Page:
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Marks Norman G.

Norman G.  Marks
Second Lieutenant
Serial Number:
713th Bomber Squadron, 448th Bomber Group (H)
Date of Death:
Calvary Cemetery, Pittsburgh, Allegheny County, Pennsylvania
Section 20, Lot 405

Norman Marks was born on May 30, 1922 and was from Pennsylvania.. He served on the B-24 “Battlin Baby” (42-94989) as the Bombadier. On July 13 1944, B-24 “Battlin Baby” (42-94989) assigned to the 713th Bomber Squadron, 448th Bomber Group, 8th Air force took off from Seething (Station 146) for a bombing mission of the railway yards in Saarbrucken, Germany. During the mission, “Battlin Baby” was hit and lost # 3 and #4 engines. The Pilot headed to Switzerland and over Switzerland in a perilous situation, the crew bailed out and the plane exploded over the town of Bätterkinden, Switzerland. The crew survived and were interned initially in the Adelboden Internment (Camp Moloney) Camp. Officers were later transferred to the Davos Internment Camp. Several of the crew escaped the internment camps and were returned to duty. Reference: Missing Aircraft Report {MACR} 7561.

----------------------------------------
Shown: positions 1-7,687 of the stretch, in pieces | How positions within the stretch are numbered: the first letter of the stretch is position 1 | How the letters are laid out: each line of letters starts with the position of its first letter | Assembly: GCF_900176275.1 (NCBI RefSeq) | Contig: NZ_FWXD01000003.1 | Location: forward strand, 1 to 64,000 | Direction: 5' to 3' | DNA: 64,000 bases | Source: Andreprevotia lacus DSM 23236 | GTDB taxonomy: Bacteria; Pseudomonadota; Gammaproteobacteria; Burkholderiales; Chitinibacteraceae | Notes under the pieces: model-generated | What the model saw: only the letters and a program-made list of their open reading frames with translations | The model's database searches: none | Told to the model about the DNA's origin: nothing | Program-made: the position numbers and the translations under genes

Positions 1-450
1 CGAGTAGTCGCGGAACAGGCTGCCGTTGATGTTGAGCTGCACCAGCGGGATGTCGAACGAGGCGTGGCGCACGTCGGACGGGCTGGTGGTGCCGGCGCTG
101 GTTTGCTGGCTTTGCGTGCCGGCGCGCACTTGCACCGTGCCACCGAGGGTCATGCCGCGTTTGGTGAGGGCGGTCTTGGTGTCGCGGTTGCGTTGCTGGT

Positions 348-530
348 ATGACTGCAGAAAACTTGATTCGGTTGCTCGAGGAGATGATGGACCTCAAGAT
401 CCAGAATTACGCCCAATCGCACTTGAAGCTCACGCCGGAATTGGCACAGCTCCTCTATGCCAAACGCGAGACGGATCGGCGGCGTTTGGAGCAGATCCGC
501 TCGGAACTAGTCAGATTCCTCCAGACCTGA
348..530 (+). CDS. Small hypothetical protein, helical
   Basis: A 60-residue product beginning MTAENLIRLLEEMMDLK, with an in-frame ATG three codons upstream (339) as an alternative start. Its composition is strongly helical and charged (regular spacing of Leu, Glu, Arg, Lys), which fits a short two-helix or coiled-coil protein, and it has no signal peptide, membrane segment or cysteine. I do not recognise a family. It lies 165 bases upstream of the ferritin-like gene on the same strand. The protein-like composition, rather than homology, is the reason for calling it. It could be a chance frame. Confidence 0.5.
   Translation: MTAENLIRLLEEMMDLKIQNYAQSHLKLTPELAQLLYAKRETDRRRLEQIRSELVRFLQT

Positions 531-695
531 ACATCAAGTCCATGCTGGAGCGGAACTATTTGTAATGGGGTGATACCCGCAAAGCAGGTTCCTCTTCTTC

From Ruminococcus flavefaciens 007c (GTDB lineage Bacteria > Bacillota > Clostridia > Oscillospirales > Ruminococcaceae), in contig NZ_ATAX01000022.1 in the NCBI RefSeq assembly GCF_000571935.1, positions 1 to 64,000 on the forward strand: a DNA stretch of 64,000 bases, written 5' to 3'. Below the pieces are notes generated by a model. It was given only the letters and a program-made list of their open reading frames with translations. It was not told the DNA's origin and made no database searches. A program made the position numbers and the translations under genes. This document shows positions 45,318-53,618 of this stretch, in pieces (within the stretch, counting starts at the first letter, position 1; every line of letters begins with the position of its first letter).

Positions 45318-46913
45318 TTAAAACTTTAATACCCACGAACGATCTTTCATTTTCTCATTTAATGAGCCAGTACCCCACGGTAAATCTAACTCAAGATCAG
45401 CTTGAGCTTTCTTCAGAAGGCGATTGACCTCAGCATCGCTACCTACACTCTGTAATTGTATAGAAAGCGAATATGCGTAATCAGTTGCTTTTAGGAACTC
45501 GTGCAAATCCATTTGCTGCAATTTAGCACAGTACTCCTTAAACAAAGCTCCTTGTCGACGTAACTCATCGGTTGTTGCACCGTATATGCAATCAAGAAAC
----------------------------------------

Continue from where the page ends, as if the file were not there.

FROM FIND A GRAVE: Liturgical services for Norman G. Marks, a nationally known bridge designer, will be offered in St. John Fisher Catholic Church, Lewin Lane, Churchill at 10 a.m. tomorrow. Mr. Marks, 56, of 217 Thornberry Dr, Churchill, died Sunday (June 18) at his residence. Mr. Marks, a civil engineer, was a partner in the firm of richardson, Gordon Associates, Downtown. He was responsible for the design and plans of the Interstate 79 bridge over the Ohio River at Neville Island and the I-121 bridge over the Missouri River at Sioux City, Iowa and the I-476 bridge over the Ohio River at Wheeling. Mr. Marks was active in the research and development of the Westinghouse Transit Expressway system installation at the Tampa and Seattle-Tacoma airports and for the systems under construction at the Miami and Atlanta Airports. A native of Vandergrift, Westmoreland County, and a World War II Army veteran, he graduated from the University of Pittsburgh in civil engineering in 1948. He was associated with Richardson Gordon for 30 years and was a registered professional engineer in eight states. Mr. Marks was a member of the American Transportation and Road Builders Association, American Society of Civil Engineers, American Welding Society, Association of Bridge Construction and Design and American Institute of Steel Construction. He was a member of the Churchill Valley Country Club.